Brought to you by the Better Vision Institute :
Without treatment, CMV retinitis usually progresses rapidly and can spread quickly to other parts of the eye, such as the optic nerve, which transmits images from the eye to the brain. Prompt treatment and therapy are crucial to preventing vision loss in people with CMV retinitis.
Foscarnet and ganciclovir are the two antiviral drugs that delay the progression of AIDS-related CMV retinitis in more than three-quarters of affected individuals. During acute therapy, patients receive either drug intravenously two or three times daily for two to three weeks. Although the drugs are useful in treating CMV retinitis, both can cause serious side effects. Foscarnet can impair kidney function and cause muscle spasms, cramps or occasionally, seizures. Ganciclovir can cause a drop in the number of white blood cells that fight infection, and interfere with the production of platelets, the blood cells essential for blood clotting. Neither drug can totally rid patients of CMV retinitis.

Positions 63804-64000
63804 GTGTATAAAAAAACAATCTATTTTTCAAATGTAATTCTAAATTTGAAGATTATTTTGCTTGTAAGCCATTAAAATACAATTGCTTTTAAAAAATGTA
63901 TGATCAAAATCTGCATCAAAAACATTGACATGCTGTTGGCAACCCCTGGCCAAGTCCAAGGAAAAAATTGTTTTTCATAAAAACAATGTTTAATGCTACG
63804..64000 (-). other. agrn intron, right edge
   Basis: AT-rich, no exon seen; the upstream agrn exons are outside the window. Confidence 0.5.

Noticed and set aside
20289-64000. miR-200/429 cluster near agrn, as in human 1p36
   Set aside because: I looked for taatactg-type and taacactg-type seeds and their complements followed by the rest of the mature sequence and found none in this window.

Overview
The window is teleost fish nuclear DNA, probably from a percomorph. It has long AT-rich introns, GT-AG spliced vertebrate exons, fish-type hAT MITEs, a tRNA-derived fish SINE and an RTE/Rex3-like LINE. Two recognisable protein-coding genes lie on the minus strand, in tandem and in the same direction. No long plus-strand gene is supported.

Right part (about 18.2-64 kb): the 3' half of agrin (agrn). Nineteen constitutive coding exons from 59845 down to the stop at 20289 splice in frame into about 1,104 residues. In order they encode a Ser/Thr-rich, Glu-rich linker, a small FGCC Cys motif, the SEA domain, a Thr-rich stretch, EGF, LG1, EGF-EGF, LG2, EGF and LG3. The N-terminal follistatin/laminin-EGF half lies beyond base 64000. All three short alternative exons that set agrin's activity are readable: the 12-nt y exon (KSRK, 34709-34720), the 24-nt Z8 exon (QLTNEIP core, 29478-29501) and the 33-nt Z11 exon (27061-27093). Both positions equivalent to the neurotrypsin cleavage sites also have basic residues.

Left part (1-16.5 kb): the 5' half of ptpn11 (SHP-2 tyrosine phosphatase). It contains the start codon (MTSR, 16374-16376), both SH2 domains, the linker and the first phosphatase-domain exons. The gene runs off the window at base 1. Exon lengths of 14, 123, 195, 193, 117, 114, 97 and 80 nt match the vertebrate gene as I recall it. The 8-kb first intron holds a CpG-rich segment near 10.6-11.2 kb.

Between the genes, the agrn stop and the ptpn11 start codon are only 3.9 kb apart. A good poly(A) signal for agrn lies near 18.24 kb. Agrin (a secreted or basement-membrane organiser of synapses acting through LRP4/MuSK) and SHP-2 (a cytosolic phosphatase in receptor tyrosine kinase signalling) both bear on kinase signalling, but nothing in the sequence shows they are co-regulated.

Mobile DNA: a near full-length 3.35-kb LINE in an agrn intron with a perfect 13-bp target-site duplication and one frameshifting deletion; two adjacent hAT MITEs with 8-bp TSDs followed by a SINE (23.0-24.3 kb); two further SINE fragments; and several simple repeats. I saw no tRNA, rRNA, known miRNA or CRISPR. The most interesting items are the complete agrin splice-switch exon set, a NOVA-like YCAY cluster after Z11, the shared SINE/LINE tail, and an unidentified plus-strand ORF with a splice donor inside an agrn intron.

During maintenance therapy, either of the drugs is administered intravenously everyday, but at lower doses than during acute therapy. Recently, an oral form of ganciclovir was approved for maintenance therapy. While the oral form minimizes the need for long term use of intravenous lines, it is not as effective in slowing the progression of CMV retinitis and is not recommended for people whose lesions are near the center of the retina.